Set in Japan during the time of the Shogun rule, Moonshadow is an orphan adopted into the Grey Light Order, a secret ninja group loyal to the Shogun. He must stop a hungry Daimyo (warlord) from developing a powerful new weapon from the west that would threaten the fragile peace finally established in Japan. [chapter book, ages 8 and up]
PickyKidPix desperately wanted to join her indoor soccer team on “trip of a lifetime” playing soccer in Italy with USA Premier Soccer so I used my hoarded stash of money from blogging to take her and Grasshopper and Sensei on a 10 day tour that covered:
- Como (Lake Como where George Clooney has a house. We didn’t see his house)
- San Marino (oldest surviving sovereign state and constitutional republic in the world)
- Rimini (beach town near San Marino)
- Portovenere (Unesco Site on the Ligurian coast)
- Montecantini (Tuscany)
Fourth grade at my elementary school marks a really interesting immigration unit that introduced my kids to their first group project experience. They learned, the hard way, about freeloaders but the end result was a “Wax Museum” where each child played a wax statue that, when prompted by dropping in a fake coin in a bucket, recited a speech about life as a new immigrant. Each group chose a different country to emigrate from that included Poland, Ireland, Italy, China, Japan and more. They also created a Wax Museum display bulletin board that talked about the immigrant experience from their country. What was most noticeable was how every, single group talked about the racism and prejudice they faced upon coming to America.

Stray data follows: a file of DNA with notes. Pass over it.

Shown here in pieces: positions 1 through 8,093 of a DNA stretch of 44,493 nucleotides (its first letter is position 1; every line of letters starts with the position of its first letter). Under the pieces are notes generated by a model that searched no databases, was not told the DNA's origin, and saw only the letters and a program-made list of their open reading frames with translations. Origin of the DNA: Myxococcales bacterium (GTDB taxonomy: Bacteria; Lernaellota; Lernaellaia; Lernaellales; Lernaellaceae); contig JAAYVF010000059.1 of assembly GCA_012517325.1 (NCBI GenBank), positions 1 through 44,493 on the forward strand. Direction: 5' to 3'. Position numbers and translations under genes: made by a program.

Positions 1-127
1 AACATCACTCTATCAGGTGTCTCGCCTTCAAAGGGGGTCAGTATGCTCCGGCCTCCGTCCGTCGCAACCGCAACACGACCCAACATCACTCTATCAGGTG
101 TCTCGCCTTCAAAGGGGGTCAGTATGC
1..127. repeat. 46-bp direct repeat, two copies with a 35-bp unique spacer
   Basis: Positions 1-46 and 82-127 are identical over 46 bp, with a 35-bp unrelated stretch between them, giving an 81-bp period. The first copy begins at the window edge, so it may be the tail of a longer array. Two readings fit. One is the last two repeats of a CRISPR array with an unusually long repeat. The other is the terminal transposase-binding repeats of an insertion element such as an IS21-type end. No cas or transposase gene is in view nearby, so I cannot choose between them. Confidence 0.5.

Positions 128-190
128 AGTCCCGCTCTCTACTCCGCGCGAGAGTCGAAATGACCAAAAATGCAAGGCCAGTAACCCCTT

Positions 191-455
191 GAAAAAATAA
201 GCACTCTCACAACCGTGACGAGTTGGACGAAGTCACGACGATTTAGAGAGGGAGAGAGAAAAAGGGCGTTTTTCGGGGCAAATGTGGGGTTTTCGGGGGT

It seems that in fourth grade, kids are starting to really develop empathy skills so historical fiction about immigration or the mistreatment of dogs moves them deeply. I’ve included the books that my kids remember reading as part of a classroom assignment or as a read aloud in 4th grade and added a few of my favorites. My son just started 4th grade this year, so I will keep track of his classroom read alouds and will add them to this list all year.
Please share your ideas for 4th grade read alouds. Thank you! Read more…